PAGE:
- Name, Image and Likeness is changing the landscape of amateurism as we know it.
- 17-year-old prep basketball star Mikey Williams is the first high schooler to cash in and could make millions.
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It took (more than) a few decades too many, but the United States has finally embraced the idea of amateur athletes profiting from their names, images and likenesses. The NCAA passed legislation at the beginning of the month surrounding NIL and collegiate athletes are finally able to cash in on their social media followings, appearance fees and endorsement deals.
Some athletes, like Alabama sophomore quarterback Bryce Young, are nearing $1 million in compensation. Entire teams are even getting deals.
The unprecedented environment that is NIL is something of the Wild, Wild West at the moment. Nobody has a standard to go off of and both brands and athletes alike are navigating the new way of doing things without precedent.
NIL took another step forward on Thursday when the first high school athlete signed a deal with Excel Sports Management that could generate millions of dollars.
Who is Mikey Williams?
17-year-old Mikey Williams is a five-star shooting guard in the Class of 2023. He already has offers from USC, San Diego State, Memphis, Kansas and Arizona State, among others.
The No. 5 overall player in his recruiting class is not eligible for the NBA Draft until 2024 but that hasn’t stopped him from collecting a paycheck. He has more than 3.2 million followers on his Instagram profile and more than 5 million followers across all of his social platforms.
“Mikey’s relevance around his peers in the basketball community is off the charts,” Excel Sports VP Matt Davis told ESPN. “He’s one of the most relevant personalities in the basketball community. His digital and social following speak for themselves.”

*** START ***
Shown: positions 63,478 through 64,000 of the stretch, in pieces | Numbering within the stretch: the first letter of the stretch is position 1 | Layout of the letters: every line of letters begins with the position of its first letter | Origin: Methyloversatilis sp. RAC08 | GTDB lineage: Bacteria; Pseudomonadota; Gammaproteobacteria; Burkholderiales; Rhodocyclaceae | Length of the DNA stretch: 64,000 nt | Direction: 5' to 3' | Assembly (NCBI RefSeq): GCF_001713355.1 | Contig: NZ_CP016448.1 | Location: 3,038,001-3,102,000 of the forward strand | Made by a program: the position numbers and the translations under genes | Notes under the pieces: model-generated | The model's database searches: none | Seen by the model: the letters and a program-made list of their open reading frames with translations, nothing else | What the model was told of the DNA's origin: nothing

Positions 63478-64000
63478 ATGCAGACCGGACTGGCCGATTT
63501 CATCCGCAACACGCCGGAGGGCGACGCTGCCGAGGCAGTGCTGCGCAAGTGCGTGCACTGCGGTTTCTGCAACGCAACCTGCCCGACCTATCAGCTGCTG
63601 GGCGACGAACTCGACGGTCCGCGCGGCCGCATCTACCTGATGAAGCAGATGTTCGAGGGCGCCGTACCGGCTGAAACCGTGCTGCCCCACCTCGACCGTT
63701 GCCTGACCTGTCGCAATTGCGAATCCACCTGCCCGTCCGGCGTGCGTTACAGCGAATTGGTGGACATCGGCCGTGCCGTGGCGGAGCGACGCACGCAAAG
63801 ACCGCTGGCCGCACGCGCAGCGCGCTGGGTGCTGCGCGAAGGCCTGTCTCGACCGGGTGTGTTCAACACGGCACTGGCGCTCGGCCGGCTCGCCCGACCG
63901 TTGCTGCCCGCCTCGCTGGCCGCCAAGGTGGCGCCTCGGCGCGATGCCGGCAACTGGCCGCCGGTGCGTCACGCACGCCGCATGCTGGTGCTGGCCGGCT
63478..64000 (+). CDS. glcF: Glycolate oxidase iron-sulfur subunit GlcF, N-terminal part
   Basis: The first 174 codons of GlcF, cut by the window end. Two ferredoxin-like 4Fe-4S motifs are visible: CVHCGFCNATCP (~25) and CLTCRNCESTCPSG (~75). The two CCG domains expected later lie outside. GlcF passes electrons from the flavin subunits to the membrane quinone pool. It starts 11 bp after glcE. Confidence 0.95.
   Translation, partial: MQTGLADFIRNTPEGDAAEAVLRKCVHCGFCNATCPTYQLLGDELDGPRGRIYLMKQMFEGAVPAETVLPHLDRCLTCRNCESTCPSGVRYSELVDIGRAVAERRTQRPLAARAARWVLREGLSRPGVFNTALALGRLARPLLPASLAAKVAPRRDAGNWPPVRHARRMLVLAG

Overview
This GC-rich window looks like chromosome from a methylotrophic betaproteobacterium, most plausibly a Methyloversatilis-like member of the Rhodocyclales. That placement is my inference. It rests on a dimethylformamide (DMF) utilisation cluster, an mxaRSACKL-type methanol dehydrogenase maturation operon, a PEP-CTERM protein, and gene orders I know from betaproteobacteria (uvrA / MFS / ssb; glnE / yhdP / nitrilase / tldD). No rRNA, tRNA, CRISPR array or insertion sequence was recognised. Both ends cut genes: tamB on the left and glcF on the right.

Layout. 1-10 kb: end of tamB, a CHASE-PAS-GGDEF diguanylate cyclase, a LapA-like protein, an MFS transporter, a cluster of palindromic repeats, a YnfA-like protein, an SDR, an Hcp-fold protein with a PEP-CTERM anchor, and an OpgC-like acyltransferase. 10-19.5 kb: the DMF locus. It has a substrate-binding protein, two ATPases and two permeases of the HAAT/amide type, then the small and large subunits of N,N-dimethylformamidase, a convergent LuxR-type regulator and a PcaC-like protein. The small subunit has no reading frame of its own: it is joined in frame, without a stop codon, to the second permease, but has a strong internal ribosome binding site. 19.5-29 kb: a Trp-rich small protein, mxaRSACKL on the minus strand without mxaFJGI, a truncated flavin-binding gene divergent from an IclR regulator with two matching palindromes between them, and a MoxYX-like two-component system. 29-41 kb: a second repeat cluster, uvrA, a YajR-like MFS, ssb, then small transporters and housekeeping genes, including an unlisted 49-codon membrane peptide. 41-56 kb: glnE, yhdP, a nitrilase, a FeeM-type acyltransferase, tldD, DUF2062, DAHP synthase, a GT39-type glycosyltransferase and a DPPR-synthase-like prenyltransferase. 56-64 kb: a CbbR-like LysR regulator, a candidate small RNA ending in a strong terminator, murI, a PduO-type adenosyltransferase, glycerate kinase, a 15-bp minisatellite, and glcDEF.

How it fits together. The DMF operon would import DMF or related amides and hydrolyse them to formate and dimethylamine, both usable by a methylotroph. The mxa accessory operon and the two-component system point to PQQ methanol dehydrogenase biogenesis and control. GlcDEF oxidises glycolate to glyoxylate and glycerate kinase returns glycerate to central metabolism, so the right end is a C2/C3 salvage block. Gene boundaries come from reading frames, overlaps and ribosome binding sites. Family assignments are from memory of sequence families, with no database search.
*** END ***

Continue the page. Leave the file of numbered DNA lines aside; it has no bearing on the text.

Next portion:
What does the deal do?
Williams doesn’t necessarily receive direct compensation for signing with Excel. There may be (unreported) perks to joining the management group, but it’s bigger than that.
By joining Excel Sports, the company will help Williams find deals with other companies who want to use his NIL to promote their brands. This includes a potential major shoe deal.
He is the first high school prospect unaffiliated with a college program who can generate the revenue that Williams is close to discovering.
“The NIL rules provide a new opportunity for someone like me who has put in so much energy and effort into building a community,” Williams said in a statement to ESPN. “I am excited to be the first high school athlete to make this move. I love to hoop and I love engaging with my fans and look forward to continuing to share my journey with everyone.”
Williams, at 17 years old, could be — and likely will be — a millionaire by the time he reaches college. Crazy.